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Serena: A Novel

Serena: A Novel

3.7 101
by Ron Rash

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The year is 1929, and newlyweds George and Serena Pemberton travel from Boston to the North Carolina mountains where they plan to create a timber empire. Although George has already lived in the camp long enough to father an illegitimate child, Serena is new to the mountains—but she soon shows herself to be the equal of any man, overseeing crews, hunting


The year is 1929, and newlyweds George and Serena Pemberton travel from Boston to the North Carolina mountains where they plan to create a timber empire. Although George has already lived in the camp long enough to father an illegitimate child, Serena is new to the mountains—but she soon shows herself to be the equal of any man, overseeing crews, hunting rattle-snakes, even saving her husband's life in the wilderness. Together this lord and lady of the woodlands ruthlessly kill or vanquish all who fall out of favor. Yet when Serena learns that she will never bear a child, she sets out to murder the son George fathered without her. Mother and child begin a struggle for their lives, and when Serena suspects George is protecting his illegitimate family, the Pembertons' intense, passionate marriage starts to unravel as the story moves toward its shocking reckoning.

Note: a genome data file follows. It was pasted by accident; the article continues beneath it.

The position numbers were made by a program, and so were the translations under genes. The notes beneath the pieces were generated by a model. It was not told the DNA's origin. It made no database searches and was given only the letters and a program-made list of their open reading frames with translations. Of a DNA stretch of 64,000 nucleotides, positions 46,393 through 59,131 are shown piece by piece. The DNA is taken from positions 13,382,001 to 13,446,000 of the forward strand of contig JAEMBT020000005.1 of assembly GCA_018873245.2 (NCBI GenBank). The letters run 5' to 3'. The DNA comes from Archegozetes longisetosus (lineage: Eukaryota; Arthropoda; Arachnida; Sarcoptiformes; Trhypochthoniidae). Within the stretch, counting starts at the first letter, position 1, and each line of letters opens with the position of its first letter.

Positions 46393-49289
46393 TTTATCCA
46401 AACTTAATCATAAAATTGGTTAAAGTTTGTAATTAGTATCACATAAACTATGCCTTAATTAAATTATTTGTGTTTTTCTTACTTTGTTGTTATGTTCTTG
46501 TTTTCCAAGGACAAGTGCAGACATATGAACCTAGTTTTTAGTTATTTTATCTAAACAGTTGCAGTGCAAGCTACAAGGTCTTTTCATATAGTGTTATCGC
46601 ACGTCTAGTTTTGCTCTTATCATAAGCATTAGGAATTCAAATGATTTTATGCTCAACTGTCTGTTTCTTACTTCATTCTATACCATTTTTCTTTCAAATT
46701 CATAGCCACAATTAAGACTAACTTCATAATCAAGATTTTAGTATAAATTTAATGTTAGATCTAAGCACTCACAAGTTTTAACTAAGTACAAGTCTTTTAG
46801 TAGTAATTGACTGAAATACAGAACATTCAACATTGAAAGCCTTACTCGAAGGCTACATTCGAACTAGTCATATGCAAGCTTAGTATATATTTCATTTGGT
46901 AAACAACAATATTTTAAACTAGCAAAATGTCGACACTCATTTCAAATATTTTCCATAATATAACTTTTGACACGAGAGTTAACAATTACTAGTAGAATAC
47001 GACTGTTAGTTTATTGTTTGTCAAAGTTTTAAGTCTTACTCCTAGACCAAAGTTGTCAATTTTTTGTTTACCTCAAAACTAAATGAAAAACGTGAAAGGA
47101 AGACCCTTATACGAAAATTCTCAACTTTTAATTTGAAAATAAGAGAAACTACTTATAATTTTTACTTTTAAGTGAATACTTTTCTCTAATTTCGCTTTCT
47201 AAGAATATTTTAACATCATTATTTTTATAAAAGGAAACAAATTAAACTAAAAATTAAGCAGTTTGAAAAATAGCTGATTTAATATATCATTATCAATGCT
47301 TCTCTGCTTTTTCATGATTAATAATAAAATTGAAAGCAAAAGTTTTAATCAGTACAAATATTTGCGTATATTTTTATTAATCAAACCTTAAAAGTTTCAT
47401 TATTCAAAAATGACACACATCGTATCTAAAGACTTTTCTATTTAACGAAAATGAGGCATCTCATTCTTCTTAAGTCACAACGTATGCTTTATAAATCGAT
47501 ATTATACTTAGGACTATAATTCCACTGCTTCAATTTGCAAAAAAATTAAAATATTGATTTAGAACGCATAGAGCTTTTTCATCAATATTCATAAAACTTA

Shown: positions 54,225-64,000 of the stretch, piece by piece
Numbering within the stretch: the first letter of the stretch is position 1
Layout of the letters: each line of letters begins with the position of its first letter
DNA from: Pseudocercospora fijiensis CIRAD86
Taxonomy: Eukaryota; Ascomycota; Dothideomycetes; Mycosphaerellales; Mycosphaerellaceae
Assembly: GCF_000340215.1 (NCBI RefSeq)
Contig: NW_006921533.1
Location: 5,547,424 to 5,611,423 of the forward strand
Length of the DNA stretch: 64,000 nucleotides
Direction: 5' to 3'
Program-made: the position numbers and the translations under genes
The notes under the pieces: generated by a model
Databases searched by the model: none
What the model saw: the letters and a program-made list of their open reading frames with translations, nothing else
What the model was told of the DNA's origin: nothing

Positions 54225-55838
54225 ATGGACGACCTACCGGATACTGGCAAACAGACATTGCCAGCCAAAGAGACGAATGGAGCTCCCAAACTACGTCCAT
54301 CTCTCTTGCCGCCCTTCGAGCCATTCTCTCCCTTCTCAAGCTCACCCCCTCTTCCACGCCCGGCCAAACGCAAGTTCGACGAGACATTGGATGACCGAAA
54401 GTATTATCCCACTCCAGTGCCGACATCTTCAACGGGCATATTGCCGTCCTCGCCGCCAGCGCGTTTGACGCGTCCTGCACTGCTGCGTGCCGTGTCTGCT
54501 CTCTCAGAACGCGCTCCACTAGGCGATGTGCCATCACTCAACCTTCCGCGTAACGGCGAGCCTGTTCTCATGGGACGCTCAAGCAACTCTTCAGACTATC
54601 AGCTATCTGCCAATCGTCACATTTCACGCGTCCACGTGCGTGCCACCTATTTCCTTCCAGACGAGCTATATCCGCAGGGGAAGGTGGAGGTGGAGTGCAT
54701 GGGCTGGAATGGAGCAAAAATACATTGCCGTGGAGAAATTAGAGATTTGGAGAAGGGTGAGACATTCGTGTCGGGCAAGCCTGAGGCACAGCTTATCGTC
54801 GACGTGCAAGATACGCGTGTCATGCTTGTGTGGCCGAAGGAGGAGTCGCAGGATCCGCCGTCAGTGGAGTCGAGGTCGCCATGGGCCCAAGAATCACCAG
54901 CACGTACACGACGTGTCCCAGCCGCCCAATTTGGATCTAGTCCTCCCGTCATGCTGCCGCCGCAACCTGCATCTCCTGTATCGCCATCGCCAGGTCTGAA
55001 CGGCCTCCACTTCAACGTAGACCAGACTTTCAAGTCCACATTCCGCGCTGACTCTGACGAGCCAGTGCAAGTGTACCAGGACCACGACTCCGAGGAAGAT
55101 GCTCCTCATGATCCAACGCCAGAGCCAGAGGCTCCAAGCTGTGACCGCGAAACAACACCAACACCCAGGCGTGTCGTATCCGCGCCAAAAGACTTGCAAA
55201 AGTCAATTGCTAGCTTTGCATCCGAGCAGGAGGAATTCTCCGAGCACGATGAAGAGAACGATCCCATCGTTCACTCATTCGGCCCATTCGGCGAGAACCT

Rash's masterful balance of violence and beauty yields a riveting novel that, at its core, tells of love both honored and betrayed.

Editorial Reviews

Publishers Weekly